The food industry has much to gain by embracing the government’s latest calorie challenge. But reticence will inevitably lead to regulation, writes David Read.
“Britain needs to go on a diet,” said Duncan Selbie, chief executive at Public Health England (PHE). “The simple truth is that on average we need to eat less. Children and adults routinely eat too many calories and it’s why so many are overweight or obese.”
Under its new “one you” campaign, launched on March 6th, consumers are being encouraged to stick to 400 calories at breakfast, and 600 calories for both lunch and dinner. The food industry has also been given five years to cut calories in family foods by 20%, and has told caterers and manufacturers that they can reformulate products, reduce portion size or encourage customers to buy lower calorie options.
Though pre-occupied by Brexit, the government has been forced to acknowledge that it can no longer ignore the huge strain that obesity will put on the nation’s finances in years to come (if the 20% target is met within five years, more than 35,000 premature deaths could be prevented and around £9 billion in NHS healthcare and social care costs could be saved over a 25-year period, according to PHE).
In the past the enemies have been fat, sugar and salt. This latest move, however, recognises that, for most of us, it’s simply a case of us eating too much.
That’s why looking through PHE’s plan you’ll find more carrots than sticks as the agency seeks to collaborate with industry. Manufacturers, restaurants, QSR and delivery companies will all be asked to develop category guidelines ready for publication a year from now.
But once these guidelines are out, failure to adopt them will almost certainly lead to PHE reaching for the sticks. The reluctance of some in the foodservice sector to come to the table in the past was noted; and I’m sure that poor performance this time around will result in legislation and enforcement. You can’t argue that industry hasn’t had enough chances with voluntary deals.
I think there are plenty of pointers that foodservice and supermarket ready-meals will be at the heart of this initiative – particularly pizza, burgers, sandwiches and fried chicken. For “one you” to work PHE has to get consumers interested in food with fewer calories, and that means caterers providing healthy and attractive choices.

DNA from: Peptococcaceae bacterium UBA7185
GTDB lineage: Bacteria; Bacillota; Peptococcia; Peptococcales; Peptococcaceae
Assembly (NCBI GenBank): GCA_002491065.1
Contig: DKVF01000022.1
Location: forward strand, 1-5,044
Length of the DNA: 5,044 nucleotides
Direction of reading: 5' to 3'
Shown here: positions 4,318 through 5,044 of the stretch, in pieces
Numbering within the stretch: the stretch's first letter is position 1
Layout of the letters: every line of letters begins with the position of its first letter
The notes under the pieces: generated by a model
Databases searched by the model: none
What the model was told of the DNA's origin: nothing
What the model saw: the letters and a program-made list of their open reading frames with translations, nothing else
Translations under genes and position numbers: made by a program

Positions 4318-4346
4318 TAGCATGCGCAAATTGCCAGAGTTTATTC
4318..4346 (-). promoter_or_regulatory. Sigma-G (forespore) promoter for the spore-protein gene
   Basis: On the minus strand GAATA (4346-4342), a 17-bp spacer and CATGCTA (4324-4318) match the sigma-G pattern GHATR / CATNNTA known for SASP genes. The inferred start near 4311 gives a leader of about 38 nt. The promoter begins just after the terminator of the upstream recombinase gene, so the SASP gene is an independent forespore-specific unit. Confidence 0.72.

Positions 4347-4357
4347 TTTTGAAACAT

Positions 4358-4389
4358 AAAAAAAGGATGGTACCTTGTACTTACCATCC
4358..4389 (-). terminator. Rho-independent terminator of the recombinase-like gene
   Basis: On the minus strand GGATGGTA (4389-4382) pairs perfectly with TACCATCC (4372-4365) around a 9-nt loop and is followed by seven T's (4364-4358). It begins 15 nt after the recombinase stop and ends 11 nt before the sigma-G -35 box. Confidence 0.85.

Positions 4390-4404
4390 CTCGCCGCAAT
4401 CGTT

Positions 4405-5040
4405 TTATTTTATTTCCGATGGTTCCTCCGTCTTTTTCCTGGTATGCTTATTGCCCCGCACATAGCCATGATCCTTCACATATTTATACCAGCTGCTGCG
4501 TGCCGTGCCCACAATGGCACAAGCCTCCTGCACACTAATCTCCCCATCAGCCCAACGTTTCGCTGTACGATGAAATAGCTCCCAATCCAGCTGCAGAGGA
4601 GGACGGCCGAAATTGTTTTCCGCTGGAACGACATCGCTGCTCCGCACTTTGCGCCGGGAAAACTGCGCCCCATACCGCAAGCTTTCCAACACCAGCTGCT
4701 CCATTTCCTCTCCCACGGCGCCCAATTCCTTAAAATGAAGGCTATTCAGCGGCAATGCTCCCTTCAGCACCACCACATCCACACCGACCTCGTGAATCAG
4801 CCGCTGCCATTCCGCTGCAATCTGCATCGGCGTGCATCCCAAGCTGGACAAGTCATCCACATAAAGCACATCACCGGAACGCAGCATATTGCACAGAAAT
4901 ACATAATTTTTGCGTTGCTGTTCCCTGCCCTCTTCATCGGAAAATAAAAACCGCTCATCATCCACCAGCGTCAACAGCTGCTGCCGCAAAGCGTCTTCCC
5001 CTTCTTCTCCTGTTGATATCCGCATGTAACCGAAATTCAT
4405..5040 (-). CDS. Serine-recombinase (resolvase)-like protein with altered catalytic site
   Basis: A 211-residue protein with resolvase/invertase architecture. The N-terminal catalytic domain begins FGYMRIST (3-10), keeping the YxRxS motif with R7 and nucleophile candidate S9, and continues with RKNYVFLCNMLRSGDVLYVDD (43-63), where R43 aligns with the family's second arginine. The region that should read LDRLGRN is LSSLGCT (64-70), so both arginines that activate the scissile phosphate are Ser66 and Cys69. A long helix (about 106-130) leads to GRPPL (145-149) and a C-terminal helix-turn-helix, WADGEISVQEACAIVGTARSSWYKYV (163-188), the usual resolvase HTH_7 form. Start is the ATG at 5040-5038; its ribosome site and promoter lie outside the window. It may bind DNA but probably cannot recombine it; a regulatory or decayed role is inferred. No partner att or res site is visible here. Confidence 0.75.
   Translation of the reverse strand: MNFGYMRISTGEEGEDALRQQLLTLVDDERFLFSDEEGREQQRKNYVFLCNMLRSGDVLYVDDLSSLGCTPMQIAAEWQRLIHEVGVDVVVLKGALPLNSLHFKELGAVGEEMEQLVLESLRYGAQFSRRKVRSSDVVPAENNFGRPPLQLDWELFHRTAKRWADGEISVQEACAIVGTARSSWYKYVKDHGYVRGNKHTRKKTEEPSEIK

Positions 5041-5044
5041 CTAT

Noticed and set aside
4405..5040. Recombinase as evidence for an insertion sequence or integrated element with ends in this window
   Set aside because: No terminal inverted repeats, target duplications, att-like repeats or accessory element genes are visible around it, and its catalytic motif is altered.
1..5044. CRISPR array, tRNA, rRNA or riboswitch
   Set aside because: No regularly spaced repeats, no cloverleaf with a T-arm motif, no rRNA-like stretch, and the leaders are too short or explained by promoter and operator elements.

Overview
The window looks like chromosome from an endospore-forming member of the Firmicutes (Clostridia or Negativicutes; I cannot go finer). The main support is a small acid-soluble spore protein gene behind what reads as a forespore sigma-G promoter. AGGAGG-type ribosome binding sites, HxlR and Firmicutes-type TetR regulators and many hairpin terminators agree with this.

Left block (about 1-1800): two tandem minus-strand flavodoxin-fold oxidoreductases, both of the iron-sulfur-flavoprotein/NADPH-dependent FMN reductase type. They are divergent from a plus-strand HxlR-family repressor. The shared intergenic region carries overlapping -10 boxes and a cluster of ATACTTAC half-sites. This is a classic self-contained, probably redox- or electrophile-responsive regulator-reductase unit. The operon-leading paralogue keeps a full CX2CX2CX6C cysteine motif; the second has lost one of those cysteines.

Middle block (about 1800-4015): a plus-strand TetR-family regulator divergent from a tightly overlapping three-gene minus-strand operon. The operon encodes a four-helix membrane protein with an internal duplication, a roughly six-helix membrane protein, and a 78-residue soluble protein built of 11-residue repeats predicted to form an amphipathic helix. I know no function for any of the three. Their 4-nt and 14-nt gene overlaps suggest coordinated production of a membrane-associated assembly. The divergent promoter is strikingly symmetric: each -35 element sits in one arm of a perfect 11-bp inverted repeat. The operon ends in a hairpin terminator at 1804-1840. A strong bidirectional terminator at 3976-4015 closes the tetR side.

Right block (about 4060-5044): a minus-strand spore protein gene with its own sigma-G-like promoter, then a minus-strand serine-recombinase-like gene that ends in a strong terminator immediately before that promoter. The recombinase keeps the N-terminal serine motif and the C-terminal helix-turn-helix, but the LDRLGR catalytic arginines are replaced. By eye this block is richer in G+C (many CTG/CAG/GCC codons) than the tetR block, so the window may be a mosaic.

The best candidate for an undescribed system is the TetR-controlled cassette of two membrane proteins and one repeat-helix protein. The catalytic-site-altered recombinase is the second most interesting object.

The link between poverty and diet must not be forgotten, either. It’s no surprise that Rotherham has the highest proportion of overweight and obese people in the UK, and that London has the least fat people in the country. The use of QSR by children is also increasing, with over-consumption of calories often as much as 500 calories a day.
Wherever there is change there is both risk and opportunity. The cigarette industry suffered beyond all recognition when the links to cancer and heart disease from smoking were proven, but only after legislation fundamentally altered the marketplace by trebling the cost of their products. We carry similar risks right now if the government were to legislate to restrict calories, fat, or sugar.
Our opportunity is to grab the agenda; to focus on calorie reduction across the board and create innovative ways to deliver better, tastier and more attractive products with fewer calories. Do this and we create a healthier consumers who live longer and become brand loyal. And there are great innovators out there – Leon, itsu, Pure, Abokado, and Tossed are just a handful of those changing the food landscape. With a little imagination we could even create a new “healthy QSR” sector in the years ahead as consumers latch on to this “400-600-600” calories message. Ultimately, we need to stop playing poker with calories.
Our future needs to lie in a market free from regulation, providing products that help our consumers live more active, longer and healthier lives. As always, it’s up to us. Take this opportunity and we will avoid the legislator’s pen.
David Read is chairman at Prestige Purchasing.